SC: In the introduction of the report, we point out that there are health challenges that are greater in rural than urban areas such as more limited access to health care, less health insurance, and more poverty.  Hopefully the findings in this report will alert the research community, health practitioners, and the public that the mortality disparity between rural and urban areas is widening and cannot be pinpointed to just a few causes of death but extends to all 10 leading causes.


QuickStats: Age-Adjusted Death Rates for Cancer, by Urban-Rural Status and Sex — National Vital Statistics System, United States, 1999–2019

September 17, 2021

mm7037a8-f

Cancer death rates declined among males and females during 1999–2019 in urban areas from 249.6 per 100,000 to 168.4 for males and from 168.2 to 123.9 for females.

Rates also declined in rural areas from 262.4 to 195.6 for males and from 165.4 to 139.2 for females.

Throughout the period, cancer death rates were higher for males than females and in rural compared with urban areas, and the urban-rural differences widened over the period for both males and females.

Source: National Center for Health Statistics, National Vital Statistics System, Mortality Data. https://www.cdc.gov/nchs/nvss/deaths.htm

https://www.cdc.gov/mmwr/volumes/70/wr/mm7037a8.htm


QuickStats: Percentage of Adults Aged 18 Years or Older With Fair or Poor Health by Urbanization Level and Age Group

July 30, 2021

mm7030a3-f-v2

In 2019, the percentage of adults aged 18 years or older reported to be in fair or poor health was higher among those living in nonmetropolitan areas (20.3%) than among those living in metropolitan areas (14.5%).

Percentages in fair or poor health were higher in nonmetropolitan areas for those aged 18–39 years (10.9% versus 7.4%) and 40–64 years (22.9% versus 16.2%), but the difference by urbanization level did not reach statistical significance for adults aged 65 years or older (27.2% versus 24.7%).

The percentage reporting fair or poor health increased with age in both nonmetropolitan and metropolitan areas.

Source: National Center for Health Statistics, National Health Interview Survey, 2019. https://www.cdc.gov/nchs/nhis.htm

https://www.cdc.gov/mmwr/volumes/70/wr/mm7030a3.htm


Urban-rural Differences in Dental Care Use Among Adults Aged 18−64

July 7, 2021

DB412_Cover1Questions for Amy Cha, Health Statistician and Lead Author of “Urban-rural Differences in Dental Care Use Among Adults Aged 18−64.”

Q: How does the data vary by sex, race, and income level?

AC: In both urban and rural areas, the percentage of adults aged 18-64 who had a dental visit in the past 12 months was higher among women and non-Hispanic white adults than men and Hispanic adults. Also, the percentage of adults who had a dental visit increased as family income increased in both urban and rural areas.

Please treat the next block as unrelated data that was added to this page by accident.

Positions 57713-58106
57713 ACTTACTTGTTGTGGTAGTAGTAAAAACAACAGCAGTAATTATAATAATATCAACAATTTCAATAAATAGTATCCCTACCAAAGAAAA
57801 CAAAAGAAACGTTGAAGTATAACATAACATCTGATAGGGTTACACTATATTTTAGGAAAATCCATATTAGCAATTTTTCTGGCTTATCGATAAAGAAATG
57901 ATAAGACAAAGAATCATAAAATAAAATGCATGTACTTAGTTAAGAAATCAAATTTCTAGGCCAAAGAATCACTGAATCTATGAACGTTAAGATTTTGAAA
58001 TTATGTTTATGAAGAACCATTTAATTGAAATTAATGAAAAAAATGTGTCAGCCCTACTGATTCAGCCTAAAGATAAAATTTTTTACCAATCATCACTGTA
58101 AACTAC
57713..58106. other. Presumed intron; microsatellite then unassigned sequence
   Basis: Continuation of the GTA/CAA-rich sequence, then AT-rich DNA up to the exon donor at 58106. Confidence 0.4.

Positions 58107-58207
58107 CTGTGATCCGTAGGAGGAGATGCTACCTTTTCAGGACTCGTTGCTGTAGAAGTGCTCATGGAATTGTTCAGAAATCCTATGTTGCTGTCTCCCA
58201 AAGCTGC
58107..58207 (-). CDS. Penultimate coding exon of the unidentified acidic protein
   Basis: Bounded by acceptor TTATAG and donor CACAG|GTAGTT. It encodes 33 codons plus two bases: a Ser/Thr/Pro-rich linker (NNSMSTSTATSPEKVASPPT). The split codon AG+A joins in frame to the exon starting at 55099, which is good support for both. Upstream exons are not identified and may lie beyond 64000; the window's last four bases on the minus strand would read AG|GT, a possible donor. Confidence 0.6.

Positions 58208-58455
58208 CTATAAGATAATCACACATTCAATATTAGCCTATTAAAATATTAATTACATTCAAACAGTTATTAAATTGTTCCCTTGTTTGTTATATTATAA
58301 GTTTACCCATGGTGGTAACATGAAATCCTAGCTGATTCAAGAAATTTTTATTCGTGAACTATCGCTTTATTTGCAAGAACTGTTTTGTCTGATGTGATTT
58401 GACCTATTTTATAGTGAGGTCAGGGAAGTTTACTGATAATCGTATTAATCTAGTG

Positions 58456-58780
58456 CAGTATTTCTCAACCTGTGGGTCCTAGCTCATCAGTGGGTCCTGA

Q: Why did you decide to look at dental visits by urbanicity?

AC: Studies have shown that disparities exist in access to and use of dental care, especially between rural and urban areas. So, we decided to look at dental visits by urbanicity.


Q: Were you surprised by any of the findings in this report?

AC: We were surprised that the percentage of adults aged 18-64 with a dental visit in the past 12 months was significantly different between those residing in urban and rural areas.


Q: What is the take home message in this report?

AC: This report examined urban-rural differences in dental care use among adults aged 18-64, and its variation by sex, race and ethnicity, and family income as a percentage of the federal poverty level.


Q: Anything else that you would like share from the report?

AC: It has been reported that persons living in rural areas were less likely to have a preventive dental visit, but more likely to seek emergency dental treatment than those residing in urban areas. As shown in this report, the lower percentage of dental care utilization in rural areas may be attributed to the lower density of dental care providers in these areas.


QuickStats: Percentage of Adults Aged 18 Years or Older with Diagnosed Chronic Obstructive Pulmonary Disease, by Urbanization Level and Age Group — National Health Interview Survey, United States, 2019

July 2, 2021

In 2019, the percentage of adults aged 18 years or older with diagnosed chronic obstructive pulmonary disease (COPD) was higher among those living in nonmetropolitan areas (8.0%) than among those living in metropolitan areas (4.0%).

Percentages were higher in nonmetropolitan areas for adults aged 45–64 years (10.0% versus 4.8%) and aged 65 years or older (14.5% versus 9.5%), but the difference by urbanization level was not statistically significant for adults aged 18–44 years (1.9% versus 1.2%).

The prevalence of diagnosed COPD increased with age in both nonmetropolitan and metropolitan areas.

Source: National Center for Health Statistics, National Health Interview Survey, 2019. https://www.cdc.gov/nchs/nhis.htm

https://www.cdc.gov/mmwr/volumes/70/wr/mm7026a3.htm